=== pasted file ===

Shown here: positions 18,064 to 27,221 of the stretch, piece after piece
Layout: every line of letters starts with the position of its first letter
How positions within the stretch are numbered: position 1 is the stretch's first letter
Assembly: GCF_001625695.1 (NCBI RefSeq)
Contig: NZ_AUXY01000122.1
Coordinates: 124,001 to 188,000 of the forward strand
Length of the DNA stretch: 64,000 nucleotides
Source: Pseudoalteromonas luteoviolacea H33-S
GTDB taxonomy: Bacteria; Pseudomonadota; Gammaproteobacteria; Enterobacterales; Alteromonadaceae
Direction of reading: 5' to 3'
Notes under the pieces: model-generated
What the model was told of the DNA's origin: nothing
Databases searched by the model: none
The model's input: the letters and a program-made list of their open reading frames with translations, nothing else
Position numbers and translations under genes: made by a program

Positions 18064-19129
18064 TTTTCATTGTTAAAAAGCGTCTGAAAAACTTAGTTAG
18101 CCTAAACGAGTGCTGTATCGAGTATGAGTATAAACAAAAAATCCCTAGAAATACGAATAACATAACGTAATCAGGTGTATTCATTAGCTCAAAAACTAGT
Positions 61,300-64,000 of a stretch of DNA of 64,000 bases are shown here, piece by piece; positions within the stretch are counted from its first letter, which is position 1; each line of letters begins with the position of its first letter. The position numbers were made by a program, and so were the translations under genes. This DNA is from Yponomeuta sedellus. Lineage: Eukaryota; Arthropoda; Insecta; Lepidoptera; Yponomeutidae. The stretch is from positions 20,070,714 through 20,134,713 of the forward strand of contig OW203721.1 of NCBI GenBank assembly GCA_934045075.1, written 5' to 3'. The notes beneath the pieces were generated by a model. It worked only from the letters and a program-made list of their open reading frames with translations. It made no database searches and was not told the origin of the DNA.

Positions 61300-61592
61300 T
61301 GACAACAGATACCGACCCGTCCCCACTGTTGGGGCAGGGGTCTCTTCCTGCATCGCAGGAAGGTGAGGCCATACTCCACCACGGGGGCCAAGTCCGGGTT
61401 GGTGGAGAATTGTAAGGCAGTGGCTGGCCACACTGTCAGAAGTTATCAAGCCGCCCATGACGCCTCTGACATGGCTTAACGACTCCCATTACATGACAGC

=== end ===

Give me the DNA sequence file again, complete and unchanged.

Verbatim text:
Shown here: positions 18,064 to 27,221 of the stretch, piece after piece
Layout: every line of letters starts with the position of its first letter
How positions within the stretch are numbered: position 1 is the stretch's first letter
Assembly: GCF_001625695.1 (NCBI RefSeq)
Contig: NZ_AUXY01000122.1
Coordinates: 124,001 to 188,000 of the forward strand
Length of the DNA stretch: 64,000 nucleotides
Source: Pseudoalteromonas luteoviolacea H33-S
GTDB taxonomy: Bacteria; Pseudomonadota; Gammaproteobacteria; Enterobacterales; Alteromonadaceae
Direction of reading: 5' to 3'
Notes under the pieces: model-generated
What the model was told of the DNA's origin: nothing
Databases searched by the model: none
The model's input: the letters and a program-made list of their open reading frames with translations, nothing else
Position numbers and translations under genes: made by a program

Positions 18064-19129
18064 TTTTCATTGTTAAAAAGCGTCTGAAAAACTTAGTTAG
18101 CCTAAACGAGTGCTGTATCGAGTATGAGTATAAACAAAAAATCCCTAGAAATACGAATAACATAACGTAATCAGGTGTATTCATTAGCTCAAAAACTAGT
Positions 61,300-64,000 of a stretch of DNA of 64,000 bases are shown here, piece by piece; positions within the stretch are counted from its first letter, which is position 1; each line of letters begins with the position of its first letter. The position numbers were made by a program, and so were the translations under genes. This DNA is from Yponomeuta sedellus. Lineage: Eukaryota; Arthropoda; Insecta; Lepidoptera; Yponomeutidae. The stretch is from positions 20,070,714 through 20,134,713 of the forward strand of contig OW203721.1 of NCBI GenBank assembly GCA_934045075.1, written 5' to 3'. The notes beneath the pieces were generated by a model. It worked only from the letters and a program-made list of their open reading frames with translations. It made no database searches and was not told the origin of the DNA.

Positions 61300-61592
61300 T
61301 GACAACAGATACCGACCCGTCCCCACTGTTGGGGCAGGGGTCTCTTCCTGCATCGCAGGAAGGTGAGGCCATACTCCACCACGGGGGCCAAGTCCGGGTT
61401 GGTGGAGAATTGTAAGGCAGTGGCTGGCCACACTGTCAGAAGTTATCAAGCCGCCCATGACGCCTCTGACATGGCTTAACGACTCCCATTACATGACAGC